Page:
Arid ecosystems are strongly limited by water availability, and precipitation plays a major role in the dynamics of all species in arid regions, as well as the ecosystem processes that occur there. However, understanding how biotic interactions mediate long-term responses of dryland ecosystems to rainfall remains very fragmented. We report on a unique large-scale field experiment spanning 25 yr and three trophic levels (plants, small mammal herbivores, predators) in a dryland ecosystem in the northern Chilean Mediterranean Region where we assessed how biotic interactions influence the long-term plant community responses to precipitation. As the most persistent ecological changes in dryland systems may result from changes in the structure, cover, and composition of the perennial vegetation, we emphasized the interplay between bottom-up and top-down controls of perennial plants in our analyses. Rainfall was the primary factor affecting the dynamics of, and interactions among, plants and small mammals. Ephemeral plant cover dynamics closely tracked short-term annual rainfall, but seemed unaffected by top-down controls (herbivory). In contrast, the response of the perennial plant cover to precipitation was mediated by (1) a complex interplay between subtle top-down (herbivory) controls that become more apparent in the long-term, (2) competition with ephemeral plants during wet years, and (3) an indirect effect of predators on subdominant shrubs and perennial herbs. This long-term field experiment highlights how climate-induced responses of arid perennial vegetation are influenced by interactions across trophic levels and temporal scales. In the face of global change, understanding how multi-trophic controls mediate dryland vegetation responses to climate is essential to properly managing the conservation of biodiversity in arid systems.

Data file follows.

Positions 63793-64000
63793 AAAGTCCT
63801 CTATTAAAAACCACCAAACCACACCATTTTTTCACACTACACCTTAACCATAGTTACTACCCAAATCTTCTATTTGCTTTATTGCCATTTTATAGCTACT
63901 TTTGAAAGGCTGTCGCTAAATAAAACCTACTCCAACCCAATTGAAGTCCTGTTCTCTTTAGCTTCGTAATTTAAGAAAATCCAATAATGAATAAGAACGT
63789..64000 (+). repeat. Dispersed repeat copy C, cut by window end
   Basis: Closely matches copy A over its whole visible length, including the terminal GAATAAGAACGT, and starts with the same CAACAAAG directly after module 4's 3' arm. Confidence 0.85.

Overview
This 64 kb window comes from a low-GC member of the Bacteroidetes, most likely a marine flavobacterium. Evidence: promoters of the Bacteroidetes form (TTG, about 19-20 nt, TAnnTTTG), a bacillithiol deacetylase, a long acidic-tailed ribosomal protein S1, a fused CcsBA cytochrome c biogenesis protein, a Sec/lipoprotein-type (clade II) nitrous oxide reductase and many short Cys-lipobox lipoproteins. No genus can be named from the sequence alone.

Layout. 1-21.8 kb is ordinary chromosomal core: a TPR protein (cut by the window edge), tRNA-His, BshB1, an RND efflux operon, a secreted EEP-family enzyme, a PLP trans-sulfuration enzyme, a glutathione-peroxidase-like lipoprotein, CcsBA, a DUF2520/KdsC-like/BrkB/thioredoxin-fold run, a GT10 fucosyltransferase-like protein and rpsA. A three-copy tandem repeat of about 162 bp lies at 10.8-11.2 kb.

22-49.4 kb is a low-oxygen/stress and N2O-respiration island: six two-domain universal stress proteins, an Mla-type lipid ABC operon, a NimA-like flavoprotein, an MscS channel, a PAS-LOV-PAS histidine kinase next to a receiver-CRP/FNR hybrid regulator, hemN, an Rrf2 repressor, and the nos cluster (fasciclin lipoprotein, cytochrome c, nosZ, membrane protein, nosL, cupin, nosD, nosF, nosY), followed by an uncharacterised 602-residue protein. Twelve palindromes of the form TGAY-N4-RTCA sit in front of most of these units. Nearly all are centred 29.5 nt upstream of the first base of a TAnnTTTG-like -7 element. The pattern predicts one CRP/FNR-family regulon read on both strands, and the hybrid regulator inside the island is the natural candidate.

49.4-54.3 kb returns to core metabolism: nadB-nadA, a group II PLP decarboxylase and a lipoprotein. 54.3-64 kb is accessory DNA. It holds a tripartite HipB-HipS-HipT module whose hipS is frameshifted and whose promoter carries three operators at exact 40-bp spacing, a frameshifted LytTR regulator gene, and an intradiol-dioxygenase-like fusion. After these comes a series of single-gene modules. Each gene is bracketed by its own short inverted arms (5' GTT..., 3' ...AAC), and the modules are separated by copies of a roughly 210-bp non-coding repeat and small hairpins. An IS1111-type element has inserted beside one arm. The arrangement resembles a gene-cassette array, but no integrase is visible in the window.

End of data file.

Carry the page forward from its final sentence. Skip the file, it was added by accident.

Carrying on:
- abiotic vs. biotic control
- El Niño Southern Oscillation (ENSO)
- Long Term Research in Environmental Biology
- Long Term Socio-economic and Ecosystem Research
- resource pulses
- top-down and bottom-up controls
- trophic cascades